Climate warming may cause Meadow Brown butterflies to lose spots

In a study conducted by scientists at the University of Exeter, it has been discovered that female Meadow Brown butterflies are experiencing a decline in the number of spots they possess as a result of warmer weather conditions caused by climate change.

Traditionally, these butterflies have been known to exhibit varying numbers of spots, with large ‘eyespots’ adorning their forewings, believed to startle potential predators. Additionally, smaller spots on their hindwings have been thought to aid in camouflage when the butterflies are at rest.

However, the recent findings challenge this long-standing belief. It appears that female Meadow Browns, which develop under 15°C, have, on average, only three spots compared to the six spots seen in those developing under 11°C.

“Our research demonstrates that the number of hindwing spots decreases when female butterflies experience higher temperatures during their pupal stage,” explains Professor Richard ffrench-Constant from the Centre for Ecology and Conservation at Exeter’s Penryn Campus in Cornwall. “This suggests that the butterflies adapt their camouflage based on environmental conditions.”

The implications of this discovery are significant. With fewer spots, the Meadow Browns may become more difficult to detect on dry, brown grass that is more prevalent during hot weather. In essence, they are adjusting their camouflage strategy to match the changing environment.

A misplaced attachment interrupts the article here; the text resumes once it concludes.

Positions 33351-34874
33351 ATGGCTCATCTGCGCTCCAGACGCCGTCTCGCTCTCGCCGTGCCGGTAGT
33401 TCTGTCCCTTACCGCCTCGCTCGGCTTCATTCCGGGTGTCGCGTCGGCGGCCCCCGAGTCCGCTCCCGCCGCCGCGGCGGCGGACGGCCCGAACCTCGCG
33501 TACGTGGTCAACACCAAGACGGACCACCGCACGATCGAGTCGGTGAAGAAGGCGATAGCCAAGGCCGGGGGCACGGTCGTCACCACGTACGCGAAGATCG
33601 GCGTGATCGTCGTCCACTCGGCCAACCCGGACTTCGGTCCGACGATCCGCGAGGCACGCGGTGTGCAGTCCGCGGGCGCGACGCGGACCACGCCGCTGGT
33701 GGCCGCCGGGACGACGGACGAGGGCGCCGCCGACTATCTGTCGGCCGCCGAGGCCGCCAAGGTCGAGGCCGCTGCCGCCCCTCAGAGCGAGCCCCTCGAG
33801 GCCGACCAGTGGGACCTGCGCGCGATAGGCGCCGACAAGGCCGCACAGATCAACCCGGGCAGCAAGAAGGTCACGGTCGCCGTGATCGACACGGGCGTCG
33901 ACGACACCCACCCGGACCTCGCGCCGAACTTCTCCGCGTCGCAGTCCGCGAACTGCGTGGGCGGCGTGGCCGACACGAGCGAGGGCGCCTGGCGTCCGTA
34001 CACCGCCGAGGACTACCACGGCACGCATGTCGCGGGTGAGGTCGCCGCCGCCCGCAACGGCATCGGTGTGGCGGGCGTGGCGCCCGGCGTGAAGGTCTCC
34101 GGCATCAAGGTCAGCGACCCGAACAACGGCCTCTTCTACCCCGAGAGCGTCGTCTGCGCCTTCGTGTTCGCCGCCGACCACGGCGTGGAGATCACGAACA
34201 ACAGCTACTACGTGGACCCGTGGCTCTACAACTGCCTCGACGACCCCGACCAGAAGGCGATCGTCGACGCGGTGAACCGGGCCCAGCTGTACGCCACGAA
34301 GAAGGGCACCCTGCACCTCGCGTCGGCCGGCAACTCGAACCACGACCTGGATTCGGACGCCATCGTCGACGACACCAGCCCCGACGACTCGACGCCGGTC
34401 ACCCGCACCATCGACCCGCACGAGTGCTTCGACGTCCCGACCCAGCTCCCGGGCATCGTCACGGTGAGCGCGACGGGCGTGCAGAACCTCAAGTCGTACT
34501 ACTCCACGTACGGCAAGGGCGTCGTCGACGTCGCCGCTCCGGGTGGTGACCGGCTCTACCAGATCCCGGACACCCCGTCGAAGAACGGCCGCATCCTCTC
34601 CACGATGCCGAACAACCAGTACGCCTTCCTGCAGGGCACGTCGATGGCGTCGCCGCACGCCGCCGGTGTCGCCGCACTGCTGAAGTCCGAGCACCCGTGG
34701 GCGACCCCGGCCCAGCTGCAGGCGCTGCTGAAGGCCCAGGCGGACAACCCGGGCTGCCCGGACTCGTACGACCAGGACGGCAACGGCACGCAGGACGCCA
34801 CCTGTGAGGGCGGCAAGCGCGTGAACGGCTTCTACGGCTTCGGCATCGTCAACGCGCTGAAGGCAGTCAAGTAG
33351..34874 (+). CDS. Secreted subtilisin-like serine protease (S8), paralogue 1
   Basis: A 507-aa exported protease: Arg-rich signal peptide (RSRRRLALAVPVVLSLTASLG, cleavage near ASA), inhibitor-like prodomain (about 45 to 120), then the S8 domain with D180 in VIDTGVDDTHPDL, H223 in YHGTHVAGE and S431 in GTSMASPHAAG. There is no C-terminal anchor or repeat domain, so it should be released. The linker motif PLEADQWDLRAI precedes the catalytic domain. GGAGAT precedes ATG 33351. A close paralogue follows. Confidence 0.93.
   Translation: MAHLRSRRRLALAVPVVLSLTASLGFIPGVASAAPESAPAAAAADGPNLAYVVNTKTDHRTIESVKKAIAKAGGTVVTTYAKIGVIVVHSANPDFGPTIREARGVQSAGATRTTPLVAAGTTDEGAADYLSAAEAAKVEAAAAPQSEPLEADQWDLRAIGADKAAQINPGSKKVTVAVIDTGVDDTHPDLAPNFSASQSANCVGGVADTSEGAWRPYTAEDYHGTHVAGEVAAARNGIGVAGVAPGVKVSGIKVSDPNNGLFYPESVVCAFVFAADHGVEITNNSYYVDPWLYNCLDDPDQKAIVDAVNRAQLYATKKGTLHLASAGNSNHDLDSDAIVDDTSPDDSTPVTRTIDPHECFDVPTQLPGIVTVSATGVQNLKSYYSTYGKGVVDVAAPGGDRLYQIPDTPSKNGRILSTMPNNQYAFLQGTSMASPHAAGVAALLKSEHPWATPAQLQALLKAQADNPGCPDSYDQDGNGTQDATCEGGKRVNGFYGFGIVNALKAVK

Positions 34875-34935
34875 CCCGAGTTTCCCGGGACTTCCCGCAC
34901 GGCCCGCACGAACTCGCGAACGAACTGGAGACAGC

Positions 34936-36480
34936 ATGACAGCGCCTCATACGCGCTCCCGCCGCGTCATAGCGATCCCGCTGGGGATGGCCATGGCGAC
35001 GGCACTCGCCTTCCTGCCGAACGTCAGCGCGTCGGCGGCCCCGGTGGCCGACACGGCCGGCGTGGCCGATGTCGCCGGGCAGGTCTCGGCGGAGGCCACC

Interestingly, the research did not observe a similar effect in male Meadow Browns. This discrepancy could be attributed to the importance of spots in attracting mates, known as sexual selection.

The Meadow Brown butterfly has long been regarded as an example of “genetic polymorphism,” a phenomenon where multiple genetic forms coexist within a single population. However, this study highlights that the variation in spots is not solely due to genetics but is, in fact, a result of thermal plasticity, the ability to respond to temperature changes.

For Professor ffrench-Constant, this study holds personal significance. “This research is particularly meaningful to me as my father collected butterflies for EB Ford, right here in Cornwall,” he shares.

To conduct the study, researchers examined both current populations of Meadow Browns in Cornwall and historical collections from Eton and Buckingham. Through meticulous daily observations throughout the flight season, they were able to gather invaluable data on spotting patterns.

The implications of this research extend beyond the Meadow Brown butterfly. As our climate continues to warm, the researchers predict that spotting in this species will progressively decrease year after year. This unexpected consequence of climate change challenges our typical understanding of species’ responses, which often focuses on their migration towards cooler regions.

Meadow Browns typically spend approximately 28 days in the pupal stage, with emergence occurring in late spring within the United Kingdom.